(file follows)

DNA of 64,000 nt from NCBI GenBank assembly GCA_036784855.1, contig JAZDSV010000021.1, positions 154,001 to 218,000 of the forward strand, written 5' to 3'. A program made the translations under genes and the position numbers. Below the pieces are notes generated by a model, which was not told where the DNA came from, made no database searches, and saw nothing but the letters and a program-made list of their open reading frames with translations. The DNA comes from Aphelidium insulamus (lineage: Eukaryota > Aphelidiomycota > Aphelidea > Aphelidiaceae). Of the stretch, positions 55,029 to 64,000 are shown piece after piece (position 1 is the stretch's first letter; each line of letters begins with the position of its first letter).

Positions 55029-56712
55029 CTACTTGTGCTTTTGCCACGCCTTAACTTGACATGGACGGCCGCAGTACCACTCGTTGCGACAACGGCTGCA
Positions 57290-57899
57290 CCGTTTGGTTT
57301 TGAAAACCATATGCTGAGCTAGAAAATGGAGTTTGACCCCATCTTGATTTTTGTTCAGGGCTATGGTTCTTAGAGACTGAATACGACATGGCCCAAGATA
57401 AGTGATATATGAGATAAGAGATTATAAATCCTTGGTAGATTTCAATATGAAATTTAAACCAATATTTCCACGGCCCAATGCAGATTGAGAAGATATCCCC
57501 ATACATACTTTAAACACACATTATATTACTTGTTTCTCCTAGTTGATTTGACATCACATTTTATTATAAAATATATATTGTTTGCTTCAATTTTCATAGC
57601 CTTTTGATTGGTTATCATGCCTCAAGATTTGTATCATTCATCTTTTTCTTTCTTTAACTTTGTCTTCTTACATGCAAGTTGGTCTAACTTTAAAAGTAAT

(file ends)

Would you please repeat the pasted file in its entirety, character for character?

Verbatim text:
DNA of 64,000 nt from NCBI GenBank assembly GCA_036784855.1, contig JAZDSV010000021.1, positions 154,001 to 218,000 of the forward strand, written 5' to 3'. A program made the translations under genes and the position numbers. Below the pieces are notes generated by a model, which was not told where the DNA came from, made no database searches, and saw nothing but the letters and a program-made list of their open reading frames with translations. The DNA comes from Aphelidium insulamus (lineage: Eukaryota > Aphelidiomycota > Aphelidea > Aphelidiaceae). Of the stretch, positions 55,029 to 64,000 are shown piece after piece (position 1 is the stretch's first letter; each line of letters begins with the position of its first letter).

Positions 55029-56712
55029 CTACTTGTGCTTTTGCCACGCCTTAACTTGACATGGACGGCCGCAGTACCACTCGTTGCGACAACGGCTGCA
Positions 57290-57899
57290 CCGTTTGGTTT
57301 TGAAAACCATATGCTGAGCTAGAAAATGGAGTTTGACCCCATCTTGATTTTTGTTCAGGGCTATGGTTCTTAGAGACTGAATACGACATGGCCCAAGATA
57401 AGTGATATATGAGATAAGAGATTATAAATCCTTGGTAGATTTCAATATGAAATTTAAACCAATATTTCCACGGCCCAATGCAGATTGAGAAGATATCCCC
57501 ATACATACTTTAAACACACATTATATTACTTGTTTCTCCTAGTTGATTTGACATCACATTTTATTATAAAATATATATTGTTTGCTTCAATTTTCATAGC
57601 CTTTTGATTGGTTATCATGCCTCAAGATTTGTATCATTCATCTTTTTCTTTCTTTAACTTTGTCTTCTTACATGCAAGTTGGTCTAACTTTAAAAGTAAT